Rule #1: As a general matter, there’s always another bus, so no need to chase the one you just missed.

As an exception to the rule, you can emotionally throw some money away to satisfy your psychology, with two caveats 1) you should be able to afford a total loss on what you’re chasing and 2) if you do this more than once, you’re a gambler and not an investor; get some help.

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BRUTE
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Re: Dealing with Greed

Post by BRUTE » Thu Dec 07, 2017 9:10 pm

ebast wrote:
Wed Dec 06, 2017 11:52 pm
You're making 15% per annum! That is solid! Chase 15% out 20-30 years and see how it looks. (Hint: it looks ridiculous).
bitcoin up more than 15% just today.

suomalainen
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Re: Dealing with Greed

Post by suomalainen » Thu Dec 07, 2017 9:54 pm

@brute you have a level at which you’ll reduce exposure? Or fully exit?

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SavingWithBabies
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Re: Dealing with Greed

Post by SavingWithBabies » Thu Dec 07, 2017 10:24 pm

Here is an "if only" story... I've thought about posting it often.

Flash back to VRX tanking due to all the stupidity around the young CEO. I tried to catch it and I took a small investment account from one of my first jobs from about 16,500 USD to about 5,000 USD. It's still in it. It's climbing back up. We're at maybe $8,300.

What did I sell to do this? Oh, I was all in on Netflix. It had soared up to $90/share and it seemed rich. So I sold it all.

What happened to Netflix? It soared up to $190+/share.

So today I have $8,300 and it could have been $34,800.

Such is life. I took a stupid gamble for no good reason. I don't do that anymore. I also think Bitcoin is a bubble but you can make money on it in the short term if you're lucky. The time to get in was way long ago. But the underlying tech is limited enough that it's going to be the beta of cryptocoins. It might never be worthless but it needs to work way better to scale up and it is fundamentally rate limited. At least that is what I concluded in my initial readings and I left it at that. Someone else will get rich or poor on it. Not me.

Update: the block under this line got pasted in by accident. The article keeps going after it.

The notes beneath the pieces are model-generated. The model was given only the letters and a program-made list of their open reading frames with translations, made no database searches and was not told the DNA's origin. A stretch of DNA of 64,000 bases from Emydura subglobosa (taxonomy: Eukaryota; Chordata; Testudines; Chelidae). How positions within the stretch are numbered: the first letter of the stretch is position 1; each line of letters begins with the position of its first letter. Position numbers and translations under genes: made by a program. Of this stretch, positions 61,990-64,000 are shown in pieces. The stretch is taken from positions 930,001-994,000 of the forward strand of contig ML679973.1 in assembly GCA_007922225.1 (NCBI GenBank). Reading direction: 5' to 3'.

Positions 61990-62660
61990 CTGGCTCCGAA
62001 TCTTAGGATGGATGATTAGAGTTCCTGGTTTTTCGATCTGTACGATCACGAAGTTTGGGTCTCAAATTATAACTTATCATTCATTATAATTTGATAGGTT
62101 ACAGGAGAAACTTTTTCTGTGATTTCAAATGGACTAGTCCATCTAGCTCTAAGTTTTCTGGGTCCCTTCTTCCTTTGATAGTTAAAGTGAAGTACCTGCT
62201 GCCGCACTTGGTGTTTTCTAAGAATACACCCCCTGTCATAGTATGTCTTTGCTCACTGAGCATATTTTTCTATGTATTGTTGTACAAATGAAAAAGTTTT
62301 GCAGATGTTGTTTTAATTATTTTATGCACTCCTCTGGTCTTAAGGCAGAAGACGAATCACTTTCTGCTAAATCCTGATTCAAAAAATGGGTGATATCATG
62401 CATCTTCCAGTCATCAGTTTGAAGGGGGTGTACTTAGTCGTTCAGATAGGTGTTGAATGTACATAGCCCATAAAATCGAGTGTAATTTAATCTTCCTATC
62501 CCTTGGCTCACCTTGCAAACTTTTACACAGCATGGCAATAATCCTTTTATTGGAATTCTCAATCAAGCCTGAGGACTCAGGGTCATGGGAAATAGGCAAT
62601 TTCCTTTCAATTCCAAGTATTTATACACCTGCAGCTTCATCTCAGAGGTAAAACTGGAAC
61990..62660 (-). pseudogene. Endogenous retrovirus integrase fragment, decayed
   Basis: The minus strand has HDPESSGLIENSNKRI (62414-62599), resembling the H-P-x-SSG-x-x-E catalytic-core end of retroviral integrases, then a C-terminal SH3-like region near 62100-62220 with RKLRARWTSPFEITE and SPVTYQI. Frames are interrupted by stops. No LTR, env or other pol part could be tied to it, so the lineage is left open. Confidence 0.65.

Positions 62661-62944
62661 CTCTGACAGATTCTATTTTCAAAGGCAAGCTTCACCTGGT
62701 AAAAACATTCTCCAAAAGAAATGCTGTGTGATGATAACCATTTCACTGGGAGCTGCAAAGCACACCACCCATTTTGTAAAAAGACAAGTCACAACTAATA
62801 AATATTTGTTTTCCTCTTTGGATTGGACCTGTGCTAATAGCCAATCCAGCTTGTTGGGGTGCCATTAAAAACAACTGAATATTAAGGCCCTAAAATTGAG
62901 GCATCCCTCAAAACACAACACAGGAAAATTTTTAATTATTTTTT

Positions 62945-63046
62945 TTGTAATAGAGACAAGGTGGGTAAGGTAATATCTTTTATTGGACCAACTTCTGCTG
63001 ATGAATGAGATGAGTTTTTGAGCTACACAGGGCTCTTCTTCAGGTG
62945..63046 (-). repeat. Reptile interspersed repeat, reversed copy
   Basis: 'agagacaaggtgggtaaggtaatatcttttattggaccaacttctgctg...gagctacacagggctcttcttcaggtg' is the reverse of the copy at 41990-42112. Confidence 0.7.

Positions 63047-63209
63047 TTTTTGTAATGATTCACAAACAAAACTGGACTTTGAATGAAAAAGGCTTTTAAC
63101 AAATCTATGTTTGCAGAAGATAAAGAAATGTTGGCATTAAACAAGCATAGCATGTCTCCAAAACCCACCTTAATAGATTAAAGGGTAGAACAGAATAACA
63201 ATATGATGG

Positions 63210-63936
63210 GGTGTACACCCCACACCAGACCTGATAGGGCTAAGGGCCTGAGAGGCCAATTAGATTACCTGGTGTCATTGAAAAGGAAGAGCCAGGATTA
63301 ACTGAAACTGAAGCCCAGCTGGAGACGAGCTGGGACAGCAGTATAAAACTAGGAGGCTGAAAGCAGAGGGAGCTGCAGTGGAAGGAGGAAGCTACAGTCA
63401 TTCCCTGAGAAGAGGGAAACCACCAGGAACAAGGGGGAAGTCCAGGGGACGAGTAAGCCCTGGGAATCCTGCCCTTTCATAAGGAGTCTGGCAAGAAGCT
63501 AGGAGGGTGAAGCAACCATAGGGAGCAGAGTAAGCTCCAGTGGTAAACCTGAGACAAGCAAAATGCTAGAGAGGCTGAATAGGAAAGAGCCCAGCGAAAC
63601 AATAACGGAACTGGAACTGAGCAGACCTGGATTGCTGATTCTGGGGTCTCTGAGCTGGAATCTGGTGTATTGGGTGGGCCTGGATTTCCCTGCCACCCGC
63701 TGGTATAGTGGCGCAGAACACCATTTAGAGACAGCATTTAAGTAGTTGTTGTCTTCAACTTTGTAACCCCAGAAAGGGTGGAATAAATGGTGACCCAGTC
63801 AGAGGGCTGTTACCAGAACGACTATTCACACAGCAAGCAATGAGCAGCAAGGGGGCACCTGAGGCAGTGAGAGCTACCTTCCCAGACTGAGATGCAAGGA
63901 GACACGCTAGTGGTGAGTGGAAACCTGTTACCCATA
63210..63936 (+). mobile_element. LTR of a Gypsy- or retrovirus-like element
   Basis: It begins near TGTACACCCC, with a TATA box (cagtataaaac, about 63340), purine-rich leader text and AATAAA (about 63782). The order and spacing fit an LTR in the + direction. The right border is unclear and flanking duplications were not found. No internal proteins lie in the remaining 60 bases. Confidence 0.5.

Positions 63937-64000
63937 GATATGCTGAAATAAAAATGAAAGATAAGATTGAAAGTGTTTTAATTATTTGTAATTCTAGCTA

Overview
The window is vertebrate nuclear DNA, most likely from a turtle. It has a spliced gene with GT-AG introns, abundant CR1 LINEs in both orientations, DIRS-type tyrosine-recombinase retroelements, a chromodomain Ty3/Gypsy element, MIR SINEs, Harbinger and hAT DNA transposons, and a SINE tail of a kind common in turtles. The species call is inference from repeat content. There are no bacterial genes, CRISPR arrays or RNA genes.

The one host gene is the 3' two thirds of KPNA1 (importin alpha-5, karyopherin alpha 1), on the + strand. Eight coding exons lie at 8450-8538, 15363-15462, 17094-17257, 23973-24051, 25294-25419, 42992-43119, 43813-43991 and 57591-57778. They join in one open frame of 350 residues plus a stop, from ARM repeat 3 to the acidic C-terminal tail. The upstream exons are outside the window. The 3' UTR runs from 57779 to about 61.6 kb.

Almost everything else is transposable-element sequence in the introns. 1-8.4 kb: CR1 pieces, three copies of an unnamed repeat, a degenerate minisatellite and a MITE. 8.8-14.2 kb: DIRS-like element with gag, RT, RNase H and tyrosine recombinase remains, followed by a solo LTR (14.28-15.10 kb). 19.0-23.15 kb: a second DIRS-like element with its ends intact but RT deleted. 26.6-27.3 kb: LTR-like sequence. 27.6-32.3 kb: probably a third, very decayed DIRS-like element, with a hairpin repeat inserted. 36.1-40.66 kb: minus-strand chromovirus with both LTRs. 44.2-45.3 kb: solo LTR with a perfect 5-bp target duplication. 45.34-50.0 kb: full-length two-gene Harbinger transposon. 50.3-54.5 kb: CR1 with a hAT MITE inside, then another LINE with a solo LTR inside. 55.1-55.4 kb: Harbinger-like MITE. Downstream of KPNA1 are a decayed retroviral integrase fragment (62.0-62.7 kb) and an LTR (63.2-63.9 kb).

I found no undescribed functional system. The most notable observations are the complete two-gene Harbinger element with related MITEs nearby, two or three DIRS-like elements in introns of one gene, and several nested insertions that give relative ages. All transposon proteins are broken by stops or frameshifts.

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BRUTE
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Re: Dealing with Greed

Post by BRUTE » Thu Dec 07, 2017 10:51 pm

suomalainen wrote:
Thu Dec 07, 2017 9:54 pm
@brute you have a level at which you’ll reduce exposure? Or fully exit?
brute plans to shave off portions to lock the gains in once he hits his first FI stage, then more once he hits further stages.

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ebast
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Re: Dealing with Greed

Post by ebast » Fri Dec 08, 2017 3:06 am

BRUTE wrote:
Thu Dec 07, 2017 9:10 pm
ebast wrote:
Wed Dec 06, 2017 11:52 pm
You're making 15% per annum! That is solid! Chase 15% out 20-30 years and see how it looks. (Hint: it looks ridiculous).
bitcoin up more than 15% just today.
ebast congratulates brute, if bitcoin 100% of brute port

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Sclass
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Re: Dealing with Greed

Post by Sclass » Fri Dec 08, 2017 11:00 pm

I wouldn’t worry too much. It doesn’t get you paid.

I have a lot of I should’ve would’ve could’ve stories. I try not to waste too much time on this line of thinking. You need to know the entry point. You need to enter. Then you need to exit at the right time. If I miss any of the three I don’t get too regretful about it. If I miss all three I don’t even blink. It’s a waste of time.

It’s like obsessing over that big fish you had on the line that just managed to hop off. What is more pathetic are the idiots who didn’t even have the fish on the hook and saw it swimming by and say “Sclass I could have had that fish in the pan”. Just stupid.

I looked at bitcoin in 2009 with a young protege. We toyed with buying some for grins. The trading looked too complex/primitive and I brushed it off. I don’t lose any sleep over it because it might as well never have happened. I suspect our stake would have been lost in one of the many heists that happened at Mt. Gox and elsewhere since.

Back in reality my young protege quit working for me and started a novel startup in 2011. He’s a multimillionaire from it now. We don’t look back.

I always get a kick out of friends who say stupid things like “if I only bought gold in 1998” or “if I only bought Apple in 1994”. Listen, I DID buy Apple in 1994 and I sold it in 1995. :lol: Not good enough by a long shot. I’ve got a long list of near misses to add. Don’t lose sleep. Look ahead.